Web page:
When facing criminal charges, it’s crucial to understand your rights and particularly the right against being compelled to testify against yourself. This right is enshrined in Section 11(c) of the Canadian Charter of Rights and Freedoms and plays a pivotal role in the criminal justice process.
A related, but separate right, is the right to remain silent protected by Section 7 of the Charter of Rights and Freedoms. Section 7 protects those being investigated (or who have been charged) from incriminating themselves by guaranteeing the right to remain silent while Section 11(c) protects an individual from being forced to give testimony against himself or herself.
Section 11(c) ensures that an individual charged with an offence is not compelled to be a witness against themselves in the proceedings related to that offence. This section is in harmony with international human rights standards, specifically mirroring Article 14(3)(g) of the International Covenant on Civil and Political Rights.
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Autonomy and Protection Against Self-Incrimination
The principle underlying this right is the preservation of individual autonomy. It upholds the notion that the burden of proof lies with the prosecution (Crown), and there is no obligation for the accused to furnish evidence against themselves.
Conditions for Protection
For the right against self-incrimination under Section 11(c) to apply, three conditions must be met:
- The individual must be compelled to be a witness.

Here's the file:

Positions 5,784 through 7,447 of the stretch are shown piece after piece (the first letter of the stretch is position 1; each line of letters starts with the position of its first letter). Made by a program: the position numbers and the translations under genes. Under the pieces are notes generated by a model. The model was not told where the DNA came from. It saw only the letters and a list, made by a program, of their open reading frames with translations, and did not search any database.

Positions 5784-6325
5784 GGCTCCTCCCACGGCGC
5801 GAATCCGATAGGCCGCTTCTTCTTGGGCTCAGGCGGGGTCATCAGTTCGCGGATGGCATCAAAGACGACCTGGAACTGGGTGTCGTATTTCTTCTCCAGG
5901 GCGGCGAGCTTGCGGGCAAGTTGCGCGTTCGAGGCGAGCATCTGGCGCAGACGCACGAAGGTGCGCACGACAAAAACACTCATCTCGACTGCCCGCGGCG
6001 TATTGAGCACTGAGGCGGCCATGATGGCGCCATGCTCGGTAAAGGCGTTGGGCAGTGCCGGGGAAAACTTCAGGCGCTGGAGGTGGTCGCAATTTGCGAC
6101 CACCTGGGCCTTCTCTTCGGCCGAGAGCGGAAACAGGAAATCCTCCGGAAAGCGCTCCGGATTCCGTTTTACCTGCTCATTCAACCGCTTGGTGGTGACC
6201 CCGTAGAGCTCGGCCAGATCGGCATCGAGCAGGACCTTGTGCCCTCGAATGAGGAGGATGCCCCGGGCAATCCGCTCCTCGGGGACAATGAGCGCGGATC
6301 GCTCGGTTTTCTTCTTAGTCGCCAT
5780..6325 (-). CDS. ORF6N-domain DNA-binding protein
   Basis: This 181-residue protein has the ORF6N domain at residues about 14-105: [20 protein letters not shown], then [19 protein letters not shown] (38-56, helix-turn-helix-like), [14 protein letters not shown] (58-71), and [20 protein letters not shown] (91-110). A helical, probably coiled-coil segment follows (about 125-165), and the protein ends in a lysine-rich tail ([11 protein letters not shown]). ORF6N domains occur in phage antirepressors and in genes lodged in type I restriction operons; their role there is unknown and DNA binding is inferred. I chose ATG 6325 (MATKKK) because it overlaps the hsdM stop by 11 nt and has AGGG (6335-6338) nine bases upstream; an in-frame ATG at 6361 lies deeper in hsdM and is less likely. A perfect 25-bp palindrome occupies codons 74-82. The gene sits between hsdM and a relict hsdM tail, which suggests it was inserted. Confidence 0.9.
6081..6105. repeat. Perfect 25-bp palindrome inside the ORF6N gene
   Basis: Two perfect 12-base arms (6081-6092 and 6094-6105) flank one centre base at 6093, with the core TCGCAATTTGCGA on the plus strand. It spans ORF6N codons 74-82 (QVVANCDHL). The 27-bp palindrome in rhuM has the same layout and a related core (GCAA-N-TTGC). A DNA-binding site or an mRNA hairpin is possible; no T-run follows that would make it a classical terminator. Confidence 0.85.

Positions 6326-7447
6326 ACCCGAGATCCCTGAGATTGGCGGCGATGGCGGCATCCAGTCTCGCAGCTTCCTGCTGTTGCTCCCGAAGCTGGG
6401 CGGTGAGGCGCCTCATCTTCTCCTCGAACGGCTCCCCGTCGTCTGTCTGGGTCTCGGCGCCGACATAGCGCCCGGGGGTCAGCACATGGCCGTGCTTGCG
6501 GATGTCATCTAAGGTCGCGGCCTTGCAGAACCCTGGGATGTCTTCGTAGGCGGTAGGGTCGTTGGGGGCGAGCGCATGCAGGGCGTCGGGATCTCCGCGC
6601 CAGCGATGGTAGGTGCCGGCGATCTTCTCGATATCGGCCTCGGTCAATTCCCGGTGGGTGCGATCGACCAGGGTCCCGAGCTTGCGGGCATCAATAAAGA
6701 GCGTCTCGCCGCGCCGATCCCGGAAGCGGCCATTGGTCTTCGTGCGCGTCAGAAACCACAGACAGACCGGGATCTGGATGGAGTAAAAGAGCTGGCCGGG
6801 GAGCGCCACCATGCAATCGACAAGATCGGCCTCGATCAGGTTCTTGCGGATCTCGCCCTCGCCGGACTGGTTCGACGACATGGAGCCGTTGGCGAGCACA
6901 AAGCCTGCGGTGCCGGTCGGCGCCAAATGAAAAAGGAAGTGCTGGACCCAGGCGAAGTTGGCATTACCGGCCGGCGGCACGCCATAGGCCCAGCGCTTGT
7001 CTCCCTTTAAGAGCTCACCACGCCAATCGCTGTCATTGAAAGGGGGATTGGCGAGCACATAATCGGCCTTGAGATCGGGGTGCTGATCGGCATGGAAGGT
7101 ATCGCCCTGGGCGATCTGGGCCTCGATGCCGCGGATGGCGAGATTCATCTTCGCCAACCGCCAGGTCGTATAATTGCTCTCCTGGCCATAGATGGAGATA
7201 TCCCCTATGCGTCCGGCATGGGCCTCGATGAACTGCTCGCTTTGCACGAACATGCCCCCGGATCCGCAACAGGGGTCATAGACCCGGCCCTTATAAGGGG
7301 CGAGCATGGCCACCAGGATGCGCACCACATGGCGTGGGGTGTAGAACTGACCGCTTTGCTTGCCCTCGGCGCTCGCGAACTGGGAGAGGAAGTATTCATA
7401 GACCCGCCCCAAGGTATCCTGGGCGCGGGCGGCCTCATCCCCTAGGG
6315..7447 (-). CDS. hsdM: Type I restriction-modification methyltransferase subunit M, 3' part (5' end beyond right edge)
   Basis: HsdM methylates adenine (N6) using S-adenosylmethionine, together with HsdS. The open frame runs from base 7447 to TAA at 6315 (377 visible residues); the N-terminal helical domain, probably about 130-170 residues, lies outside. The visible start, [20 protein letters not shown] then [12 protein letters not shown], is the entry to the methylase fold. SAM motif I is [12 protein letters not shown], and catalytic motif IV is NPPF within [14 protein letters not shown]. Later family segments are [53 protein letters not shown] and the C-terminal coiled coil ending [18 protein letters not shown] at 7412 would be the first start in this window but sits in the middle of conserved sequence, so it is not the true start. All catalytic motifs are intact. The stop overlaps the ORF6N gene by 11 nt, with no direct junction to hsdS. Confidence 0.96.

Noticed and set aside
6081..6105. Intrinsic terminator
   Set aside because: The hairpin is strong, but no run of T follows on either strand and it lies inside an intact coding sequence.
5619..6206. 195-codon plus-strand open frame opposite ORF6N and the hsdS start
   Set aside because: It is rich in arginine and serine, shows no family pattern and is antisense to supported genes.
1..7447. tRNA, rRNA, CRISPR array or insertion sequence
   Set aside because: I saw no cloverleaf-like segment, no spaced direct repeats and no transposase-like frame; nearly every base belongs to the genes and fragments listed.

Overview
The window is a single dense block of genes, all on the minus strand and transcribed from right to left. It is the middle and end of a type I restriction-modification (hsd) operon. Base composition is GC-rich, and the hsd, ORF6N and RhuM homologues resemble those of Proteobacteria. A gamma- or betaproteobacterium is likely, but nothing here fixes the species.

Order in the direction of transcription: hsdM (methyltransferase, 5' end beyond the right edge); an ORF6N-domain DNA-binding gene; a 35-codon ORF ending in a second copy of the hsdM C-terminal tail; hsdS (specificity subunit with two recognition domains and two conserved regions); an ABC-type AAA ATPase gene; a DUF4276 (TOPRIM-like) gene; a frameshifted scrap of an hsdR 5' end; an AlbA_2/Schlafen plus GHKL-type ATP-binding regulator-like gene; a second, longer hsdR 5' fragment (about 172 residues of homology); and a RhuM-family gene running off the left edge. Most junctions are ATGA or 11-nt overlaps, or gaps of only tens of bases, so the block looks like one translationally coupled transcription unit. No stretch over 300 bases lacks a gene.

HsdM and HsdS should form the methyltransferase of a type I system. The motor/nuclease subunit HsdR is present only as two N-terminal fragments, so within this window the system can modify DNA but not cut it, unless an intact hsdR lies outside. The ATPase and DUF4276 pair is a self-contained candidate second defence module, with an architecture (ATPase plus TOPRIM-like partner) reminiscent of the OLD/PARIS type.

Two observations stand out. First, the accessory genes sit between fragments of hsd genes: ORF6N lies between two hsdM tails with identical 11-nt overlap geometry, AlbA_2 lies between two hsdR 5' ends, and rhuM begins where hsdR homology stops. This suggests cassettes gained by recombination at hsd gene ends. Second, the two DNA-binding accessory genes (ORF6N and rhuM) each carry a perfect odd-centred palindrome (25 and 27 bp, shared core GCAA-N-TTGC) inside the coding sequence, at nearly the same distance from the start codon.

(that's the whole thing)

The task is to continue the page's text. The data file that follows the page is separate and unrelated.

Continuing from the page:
- The compulsion must occur in proceedings against the individual.
- The proceedings must be in respect of the offence charged.
Scope and Limitations
While Section 11(c) protects against oral or testimonial compulsion, it does not extend to physical evidence, such as fingerprints or breathalyzer tests. Private journals and other similar evidence are also not covered under this section. Search warrants (Section 8 of the Charter) may be required to obtain this evidence.
Choosing to Testify
An accused has the freedom to choose to testify or remain silent. Importantly, silence cannot be interpreted as an admission of guilt. However, if the court is convinced of guilt beyond a reasonable doubt, silence might be seen as confirmatory.
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Tactical Pressure vs. Legal Compulsion
It’s essential to distinguish between tactical pressure and legal compulsion. The existence of strong evidence against an accused does not legally compel them to testify; it remains a tactical decision.
Limitation to Judicial Proceedings: Section 11(c) does not offer protection against pre-trial police questioning. Its scope is limited to judicial proceedings. The right to remain silent under Section 7 addresses these issues.
Implications for Co-Accused: When multiple individuals are charged with the same offence, one may not be compelled to testify against the other if the matters are proceeded with jointly.
When the Accused is the Plaintiff: In cases where an individual must challenge a government decision in court and is technically a plaintiff, Section 11(c) still applies if the proceeding is related to the offence they are charged with.
Application in Different Proceedings
This right protects against self-incrimination in criminal, quasi-criminal, or regulatory proceedings. However, it does not apply to civil proceedings or other separate legal matters, even if they arise from the same facts as the criminal charge.
Retain Nicholas Robinson Criminal Lawyer to Fight Your Charges
Nicholas Robinson is a criminal lawyer with offices in Regina, Saskatchewan and Toronto, Ontario who is dedicated to creating client-centred solutions. Nicholas attempts to craft legal solutions that match the goals and personal circumstances of each individual client.
Don’t hesitate to call Nicholas Robinson for a free criminal lawyer consultation at (306) 994-9522 and to learn about how a criminal defence lawyer can assist with your criminal charge.